Controversial embryo adoptions on the rise

Andrea Alexander and her son, Max.

Andrea Alexander adopted her twins, Cora and Max, in 2009 ... but she also gave birth to them.

“It’s truly incredible to see what they have become," Alexander said.

Alexander’s husband is infertile, and traditional adoption wasn’t a viable option for this military family. Alexander decided to use embryos from another family to build her own.

Alexander started researching frozen embryo donations specifically for families hoping to adopt. She contacted the religious embryo adoption agency, Snowflake, and began the process, which included a home study, a full medical background check of the donating family, and photos of their children.

“This to me is the only clear choice—why would you deny them a chance at life?” Alexander said.

Cora and Max were created in 2006, adopted in 2009 and born in 2010.

With the growing popularity of in vitro fertilization, there is a surplus of more than 600,000 frozen embryos available.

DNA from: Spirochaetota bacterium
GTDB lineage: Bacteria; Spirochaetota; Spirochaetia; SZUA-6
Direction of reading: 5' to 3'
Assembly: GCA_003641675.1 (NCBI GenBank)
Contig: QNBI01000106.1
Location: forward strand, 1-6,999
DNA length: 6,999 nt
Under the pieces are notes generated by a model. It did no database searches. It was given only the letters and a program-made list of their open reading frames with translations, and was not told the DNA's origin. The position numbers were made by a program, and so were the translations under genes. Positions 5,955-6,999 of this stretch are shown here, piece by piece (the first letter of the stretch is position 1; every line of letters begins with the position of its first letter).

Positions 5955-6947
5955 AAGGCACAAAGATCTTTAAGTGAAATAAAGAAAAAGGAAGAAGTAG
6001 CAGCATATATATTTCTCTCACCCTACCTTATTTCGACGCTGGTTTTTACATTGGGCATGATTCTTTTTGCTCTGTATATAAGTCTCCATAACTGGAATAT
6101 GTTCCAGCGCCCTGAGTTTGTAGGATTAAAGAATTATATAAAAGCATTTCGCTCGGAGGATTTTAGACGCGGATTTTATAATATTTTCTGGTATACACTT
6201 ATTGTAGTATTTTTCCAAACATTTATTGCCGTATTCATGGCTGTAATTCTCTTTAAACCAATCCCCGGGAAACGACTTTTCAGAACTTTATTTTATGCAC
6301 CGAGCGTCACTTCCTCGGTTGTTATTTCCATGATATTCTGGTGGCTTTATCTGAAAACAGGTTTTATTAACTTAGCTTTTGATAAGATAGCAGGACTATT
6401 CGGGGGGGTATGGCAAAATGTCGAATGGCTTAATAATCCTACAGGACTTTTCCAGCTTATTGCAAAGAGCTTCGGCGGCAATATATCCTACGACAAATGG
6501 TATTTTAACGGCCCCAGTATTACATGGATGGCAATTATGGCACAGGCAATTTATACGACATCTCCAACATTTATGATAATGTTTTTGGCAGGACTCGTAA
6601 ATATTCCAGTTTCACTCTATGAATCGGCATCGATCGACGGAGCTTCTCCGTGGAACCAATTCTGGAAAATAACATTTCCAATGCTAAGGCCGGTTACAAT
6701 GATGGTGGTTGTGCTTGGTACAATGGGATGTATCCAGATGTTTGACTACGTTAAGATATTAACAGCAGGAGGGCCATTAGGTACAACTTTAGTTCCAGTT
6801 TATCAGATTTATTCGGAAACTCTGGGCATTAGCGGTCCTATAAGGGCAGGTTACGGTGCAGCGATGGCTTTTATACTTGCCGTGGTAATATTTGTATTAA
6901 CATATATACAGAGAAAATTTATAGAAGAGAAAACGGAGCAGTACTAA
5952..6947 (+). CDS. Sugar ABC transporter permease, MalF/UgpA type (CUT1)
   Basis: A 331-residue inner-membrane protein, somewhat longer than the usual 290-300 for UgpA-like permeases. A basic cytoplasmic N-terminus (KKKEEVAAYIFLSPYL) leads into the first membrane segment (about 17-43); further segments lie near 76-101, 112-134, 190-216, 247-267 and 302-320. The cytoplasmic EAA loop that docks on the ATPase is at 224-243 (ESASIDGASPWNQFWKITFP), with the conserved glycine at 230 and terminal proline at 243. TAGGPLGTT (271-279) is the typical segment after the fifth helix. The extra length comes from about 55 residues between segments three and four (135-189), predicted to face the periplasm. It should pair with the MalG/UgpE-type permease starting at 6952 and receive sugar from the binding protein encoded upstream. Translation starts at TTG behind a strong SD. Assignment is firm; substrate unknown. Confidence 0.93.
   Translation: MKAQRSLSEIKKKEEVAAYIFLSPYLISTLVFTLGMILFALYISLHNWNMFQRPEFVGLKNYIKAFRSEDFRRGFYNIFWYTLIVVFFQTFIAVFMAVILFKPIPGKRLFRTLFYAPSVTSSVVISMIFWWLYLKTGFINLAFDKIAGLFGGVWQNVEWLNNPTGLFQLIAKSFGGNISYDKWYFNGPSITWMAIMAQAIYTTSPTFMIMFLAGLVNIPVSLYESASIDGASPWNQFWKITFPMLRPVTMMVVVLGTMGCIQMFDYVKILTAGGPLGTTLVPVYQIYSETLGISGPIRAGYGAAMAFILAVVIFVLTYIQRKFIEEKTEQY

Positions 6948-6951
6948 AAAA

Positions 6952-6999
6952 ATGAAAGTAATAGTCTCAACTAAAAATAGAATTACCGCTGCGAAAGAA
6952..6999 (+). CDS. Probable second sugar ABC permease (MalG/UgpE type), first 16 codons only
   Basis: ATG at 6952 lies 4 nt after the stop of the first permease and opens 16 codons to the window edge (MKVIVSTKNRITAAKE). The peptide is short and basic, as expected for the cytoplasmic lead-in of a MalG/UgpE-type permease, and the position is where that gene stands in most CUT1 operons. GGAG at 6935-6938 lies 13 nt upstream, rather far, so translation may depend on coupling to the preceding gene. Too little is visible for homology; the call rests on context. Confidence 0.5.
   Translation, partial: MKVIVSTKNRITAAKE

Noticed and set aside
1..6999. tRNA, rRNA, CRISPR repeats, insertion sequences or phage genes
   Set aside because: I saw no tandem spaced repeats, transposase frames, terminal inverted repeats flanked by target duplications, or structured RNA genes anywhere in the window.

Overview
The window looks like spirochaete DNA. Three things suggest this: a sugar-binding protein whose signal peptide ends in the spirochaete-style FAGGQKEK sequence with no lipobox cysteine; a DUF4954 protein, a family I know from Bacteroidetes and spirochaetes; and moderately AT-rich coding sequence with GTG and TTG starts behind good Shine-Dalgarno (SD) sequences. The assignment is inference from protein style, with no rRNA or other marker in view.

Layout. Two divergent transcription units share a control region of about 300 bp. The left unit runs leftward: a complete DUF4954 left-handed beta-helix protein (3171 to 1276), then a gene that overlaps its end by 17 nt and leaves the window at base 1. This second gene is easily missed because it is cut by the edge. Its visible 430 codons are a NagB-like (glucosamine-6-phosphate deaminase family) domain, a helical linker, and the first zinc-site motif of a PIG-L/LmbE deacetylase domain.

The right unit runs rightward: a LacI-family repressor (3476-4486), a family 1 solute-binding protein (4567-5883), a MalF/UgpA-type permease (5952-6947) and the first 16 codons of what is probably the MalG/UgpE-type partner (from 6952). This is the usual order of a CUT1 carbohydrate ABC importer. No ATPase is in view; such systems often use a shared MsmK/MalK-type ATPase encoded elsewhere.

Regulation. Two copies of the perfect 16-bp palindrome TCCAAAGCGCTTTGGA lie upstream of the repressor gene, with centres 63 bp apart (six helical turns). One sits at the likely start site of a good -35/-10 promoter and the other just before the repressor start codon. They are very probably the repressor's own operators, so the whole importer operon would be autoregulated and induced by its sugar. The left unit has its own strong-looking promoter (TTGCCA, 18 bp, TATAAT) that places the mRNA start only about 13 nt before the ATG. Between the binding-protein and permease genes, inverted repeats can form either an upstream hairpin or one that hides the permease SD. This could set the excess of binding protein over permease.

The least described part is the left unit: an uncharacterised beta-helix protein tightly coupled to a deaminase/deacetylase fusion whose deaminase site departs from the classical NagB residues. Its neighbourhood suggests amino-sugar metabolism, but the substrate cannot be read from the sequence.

Fertility patients are split over what to do with their unused embryos. According to a recent study, 54 percent want to keep them frozen for future use, 21 percent want them donated to research, and 7 percent want them donated to another couple.

Embryo adoption is on the rise, shooting up 25 percent last year. The choice can ultimately be more cost effective than egg donation.

Alexander's choice, though, came with challenges, starting with her Catholic faith.

The Catholic Church states that human life should not be created in a laboratory and cautions against embryo adoption.

“The Catholic Church said it's morally problematic. If at any time the church were to say no ... on embryo adoption, we would walk away from it,” she said.

"It's truly incredible to see what they have become. They were three embryos frozen in a freezer. We lost one in the process, but now we have two incredible children," she said.

Alexander says she hopes to go through embryo adoption again. She has limited communication with the children's genetic parents through her adoption agency. At many fertility clinics, though, embryo donations are anonymous.

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